By Rustin Dodd
Tribune News Service
In early February, just days after a crucial home victory over Iowa State, Kansas coach Bill Self walked into Allen Fieldhouse with a specific goal in mind. For as much as coaches talk about staying in the moment, Self was eager to look ahead.
Later that week, Kansas would board a bus and drive south to face Oklahoma State on a Saturday afternoon. Days after that, another road test awaited the Jayhawks at Texas Tech. But on this day back in Lawrence, Self's mind was already moving forward, to an unusual challenge coming in the middle of February.
In close to 11 days, Self and the Jayhawks would head to West Virginia, and with a rare four-day break between games, Self knew it was time. So as practice began, Self put his starting five on the floor, surrounded them with eight defenders, and let the chaos unfold.
"We spent the entire practice going against eight guys," Self would say.
Perhaps there are other ways to simulate the intensity, madness and wild unpredictability of West Virginia's vaunted full-court press. But Self's version of preparation is pretty simple. You basically invite a convoy of bodies on the court -- reserves, walk-ons, even managers -- and you crank up the heat to full blast.
Nearly two weeks later, Self will hope the early preparation pays off as No. 8 Kansas arrives in Morgantown, W.Va., tonight to face No. 21 West Virginia and its relentless "Press Virginia" style of full-court defense.
Some teams turn up the full-court pressure for stretches. Few teams commit to the scheme like West Virginia has this season. And even fewer programs have used a press as effectively. The Mountaineers average 11.6 steals per game and force turnovers on 29.9 percent of opponents' possessions, which ranks first in the country, according to KenPom.com. In historical context: No team has forced turnovers at this rate since Alabama A&M (30.7) in 2001-02.
"They get after the ball from the jump," Kansas freshman forward Cliff Alexander said.
To makes matters more difficult, Kansas enters Monday having just one day to prepare following Saturday's 74-64 victory over Baylor at Allen Fieldhouse.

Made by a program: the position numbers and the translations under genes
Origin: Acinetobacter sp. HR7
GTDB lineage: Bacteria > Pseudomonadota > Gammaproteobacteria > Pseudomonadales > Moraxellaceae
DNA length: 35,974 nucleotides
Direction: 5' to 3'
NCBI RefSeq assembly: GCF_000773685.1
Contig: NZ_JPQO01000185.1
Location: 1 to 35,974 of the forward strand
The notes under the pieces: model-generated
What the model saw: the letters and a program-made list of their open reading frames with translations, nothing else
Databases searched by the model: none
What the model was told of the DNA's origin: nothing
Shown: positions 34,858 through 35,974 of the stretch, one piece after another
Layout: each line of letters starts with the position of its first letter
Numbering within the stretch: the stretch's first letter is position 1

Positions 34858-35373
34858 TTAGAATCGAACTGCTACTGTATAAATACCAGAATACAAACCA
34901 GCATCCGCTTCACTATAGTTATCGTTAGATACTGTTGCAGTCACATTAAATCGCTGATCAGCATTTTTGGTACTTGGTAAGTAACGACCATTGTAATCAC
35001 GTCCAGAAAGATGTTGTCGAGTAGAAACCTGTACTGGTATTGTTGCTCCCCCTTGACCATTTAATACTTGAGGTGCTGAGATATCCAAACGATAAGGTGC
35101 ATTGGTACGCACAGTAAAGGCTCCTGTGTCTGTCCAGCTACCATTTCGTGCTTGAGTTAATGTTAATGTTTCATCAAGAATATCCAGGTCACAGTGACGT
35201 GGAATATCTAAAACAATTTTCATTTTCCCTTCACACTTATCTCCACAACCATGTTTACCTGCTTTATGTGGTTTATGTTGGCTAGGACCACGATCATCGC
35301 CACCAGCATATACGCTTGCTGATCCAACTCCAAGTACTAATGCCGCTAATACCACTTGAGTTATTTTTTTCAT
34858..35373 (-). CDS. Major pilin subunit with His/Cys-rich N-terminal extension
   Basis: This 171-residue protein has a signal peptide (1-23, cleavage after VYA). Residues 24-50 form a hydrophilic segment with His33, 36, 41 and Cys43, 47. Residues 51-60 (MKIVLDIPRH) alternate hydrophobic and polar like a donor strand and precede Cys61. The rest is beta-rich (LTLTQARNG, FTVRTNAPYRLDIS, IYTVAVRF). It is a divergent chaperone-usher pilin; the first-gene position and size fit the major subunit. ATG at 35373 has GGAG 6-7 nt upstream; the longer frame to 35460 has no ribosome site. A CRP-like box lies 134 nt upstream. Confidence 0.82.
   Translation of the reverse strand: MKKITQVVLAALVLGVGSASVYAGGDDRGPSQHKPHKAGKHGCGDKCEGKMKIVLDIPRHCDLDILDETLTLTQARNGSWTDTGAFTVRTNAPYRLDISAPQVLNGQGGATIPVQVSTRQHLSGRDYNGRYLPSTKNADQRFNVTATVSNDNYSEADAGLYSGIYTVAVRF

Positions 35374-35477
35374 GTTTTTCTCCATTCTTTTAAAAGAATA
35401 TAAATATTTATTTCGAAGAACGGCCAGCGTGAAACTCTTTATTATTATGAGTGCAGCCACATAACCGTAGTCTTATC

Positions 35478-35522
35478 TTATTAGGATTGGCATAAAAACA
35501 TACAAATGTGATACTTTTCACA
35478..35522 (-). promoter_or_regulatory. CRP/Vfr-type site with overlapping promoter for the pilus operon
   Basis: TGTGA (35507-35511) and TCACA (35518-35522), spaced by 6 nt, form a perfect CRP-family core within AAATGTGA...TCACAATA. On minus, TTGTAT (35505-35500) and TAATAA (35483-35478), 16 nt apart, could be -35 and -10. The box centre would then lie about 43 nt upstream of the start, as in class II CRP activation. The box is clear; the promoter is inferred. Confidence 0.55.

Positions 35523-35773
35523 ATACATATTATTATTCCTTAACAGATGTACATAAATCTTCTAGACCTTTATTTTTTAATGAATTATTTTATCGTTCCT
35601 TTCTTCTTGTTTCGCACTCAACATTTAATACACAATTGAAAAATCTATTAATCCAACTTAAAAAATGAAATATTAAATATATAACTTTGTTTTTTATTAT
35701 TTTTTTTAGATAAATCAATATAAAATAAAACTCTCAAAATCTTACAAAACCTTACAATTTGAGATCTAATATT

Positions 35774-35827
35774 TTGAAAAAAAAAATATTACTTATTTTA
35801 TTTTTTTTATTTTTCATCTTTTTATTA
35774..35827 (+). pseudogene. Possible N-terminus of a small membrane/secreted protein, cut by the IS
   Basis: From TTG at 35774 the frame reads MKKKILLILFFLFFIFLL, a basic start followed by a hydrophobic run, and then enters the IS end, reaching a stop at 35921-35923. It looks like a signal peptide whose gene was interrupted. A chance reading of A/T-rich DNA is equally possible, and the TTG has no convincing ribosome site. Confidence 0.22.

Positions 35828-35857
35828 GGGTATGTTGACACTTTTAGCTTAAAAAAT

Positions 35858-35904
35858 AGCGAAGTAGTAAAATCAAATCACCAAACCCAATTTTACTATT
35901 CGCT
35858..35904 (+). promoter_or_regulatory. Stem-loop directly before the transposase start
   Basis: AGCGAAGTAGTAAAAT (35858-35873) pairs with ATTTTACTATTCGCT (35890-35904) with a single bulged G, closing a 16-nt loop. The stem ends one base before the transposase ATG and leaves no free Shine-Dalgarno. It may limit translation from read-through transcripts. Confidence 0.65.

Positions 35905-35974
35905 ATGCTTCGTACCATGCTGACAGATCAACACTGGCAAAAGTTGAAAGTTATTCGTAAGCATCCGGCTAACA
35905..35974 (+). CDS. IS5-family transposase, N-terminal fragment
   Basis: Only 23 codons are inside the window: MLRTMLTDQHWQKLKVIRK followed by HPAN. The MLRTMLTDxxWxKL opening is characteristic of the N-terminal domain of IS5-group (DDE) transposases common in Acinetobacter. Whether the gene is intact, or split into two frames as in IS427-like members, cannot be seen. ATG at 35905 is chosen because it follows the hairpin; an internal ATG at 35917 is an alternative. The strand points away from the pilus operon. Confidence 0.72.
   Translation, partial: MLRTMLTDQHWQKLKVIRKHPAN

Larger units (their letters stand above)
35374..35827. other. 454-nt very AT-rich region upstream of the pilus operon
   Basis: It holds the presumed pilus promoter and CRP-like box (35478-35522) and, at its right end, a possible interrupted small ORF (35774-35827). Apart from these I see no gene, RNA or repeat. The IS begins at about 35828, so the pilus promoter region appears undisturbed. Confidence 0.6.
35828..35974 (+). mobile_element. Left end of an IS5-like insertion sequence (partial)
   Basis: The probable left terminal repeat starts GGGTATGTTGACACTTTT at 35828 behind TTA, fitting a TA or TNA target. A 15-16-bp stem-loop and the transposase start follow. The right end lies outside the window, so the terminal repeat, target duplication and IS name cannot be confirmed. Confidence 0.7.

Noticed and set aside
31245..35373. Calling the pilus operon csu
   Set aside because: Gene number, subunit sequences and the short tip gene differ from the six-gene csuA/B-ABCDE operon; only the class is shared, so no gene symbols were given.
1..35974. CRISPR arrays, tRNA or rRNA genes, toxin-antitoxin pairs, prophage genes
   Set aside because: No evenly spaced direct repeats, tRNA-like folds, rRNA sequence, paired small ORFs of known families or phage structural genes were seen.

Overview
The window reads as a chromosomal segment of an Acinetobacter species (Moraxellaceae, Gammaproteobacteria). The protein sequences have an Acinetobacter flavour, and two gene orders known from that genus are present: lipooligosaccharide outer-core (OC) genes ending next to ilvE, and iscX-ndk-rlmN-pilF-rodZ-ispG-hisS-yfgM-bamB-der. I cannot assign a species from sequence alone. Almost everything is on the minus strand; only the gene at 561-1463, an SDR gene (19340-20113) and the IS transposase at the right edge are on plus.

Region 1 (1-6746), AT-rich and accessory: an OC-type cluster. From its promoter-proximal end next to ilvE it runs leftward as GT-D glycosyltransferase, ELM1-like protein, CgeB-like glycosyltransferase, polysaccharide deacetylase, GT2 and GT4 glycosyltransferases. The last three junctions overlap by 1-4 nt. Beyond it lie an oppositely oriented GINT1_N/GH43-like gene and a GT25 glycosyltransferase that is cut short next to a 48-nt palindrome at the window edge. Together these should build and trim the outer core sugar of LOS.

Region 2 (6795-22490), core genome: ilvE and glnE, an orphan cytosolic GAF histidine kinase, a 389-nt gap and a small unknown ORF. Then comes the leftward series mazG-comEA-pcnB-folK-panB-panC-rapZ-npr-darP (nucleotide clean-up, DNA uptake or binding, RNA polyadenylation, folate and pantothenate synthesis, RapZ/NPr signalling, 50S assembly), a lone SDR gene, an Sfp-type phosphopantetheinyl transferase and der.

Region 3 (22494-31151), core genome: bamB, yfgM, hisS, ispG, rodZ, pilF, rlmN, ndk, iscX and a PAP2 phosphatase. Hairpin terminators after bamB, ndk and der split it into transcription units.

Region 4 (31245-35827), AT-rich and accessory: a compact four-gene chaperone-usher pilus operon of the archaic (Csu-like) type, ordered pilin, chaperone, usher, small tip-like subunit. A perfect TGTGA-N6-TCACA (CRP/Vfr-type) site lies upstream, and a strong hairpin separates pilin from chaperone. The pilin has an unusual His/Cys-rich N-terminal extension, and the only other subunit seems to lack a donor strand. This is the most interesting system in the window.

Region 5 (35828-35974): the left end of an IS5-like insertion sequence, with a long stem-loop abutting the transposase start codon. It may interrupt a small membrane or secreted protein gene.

In the moments after the Baylor victory, Self said the Jayhawks would have a 30-minute practice on Sunday, one final opportunity to brush up on the press. But the schedule is one reason Self used an entire day in early February to prepare for West Virginia.
"If we make any adjustments," Self said, "it will be tweaks as opposed to changes."
Kansas will rely heavily on its guards, especially sophomore Frank Mason and freshman Devonte' Graham, and Self is hopeful that his team is eager to attack the press -- and not just survive it.
"We got two really good point guards and we just have to be aggressive and attack," sophomore guard Wayne Selden said, echoing his coach's message. "(We) just have to be aggressive (and) try and attack it."
The Jayhawks, though, will mostly be going in blind. In his first seven seasons at West Virginia, head coach Bob Huggins rarely unleashed the press like he has this season.
In some ways, the transition to a high-pressure style was as much about necessity as it was choice. West Virginia missed the NCAA Tournament again last season -- the first time since 1989-91 that Huggins missed the tourney in consecutive seasons. And then the Mountaineers started losing players. Eron Harris, the team's second-leading scorer, transferred to Michigan State. Terry Henderson left the program and landed at North Carolina State.
Huggins had a deep stable of athletes at his disposal, but the team's skill level and offensive ceiling were questionable. Huggins needed something to close the gap against the Big 12's elite teams. For the most part, the gambit has paid major dividends -- though West Virginia does enter Monday having lost three times in four games.
For the Mountaineers, this Big Monday contest offers an opportunity for a signature win, something to strengthen their already strong resume. For Kansas, meanwhile, the Jayhawks can notch a road victory that would tighten its stranglehold on the conference race. The game, in other words, will be about pressure. And Self is hopeful his team can handle it.
"I hope our guys go in with the mindset to attack their pressure to score as opposed to just survive," Self said. "Because if you do that, then they'll smell blood."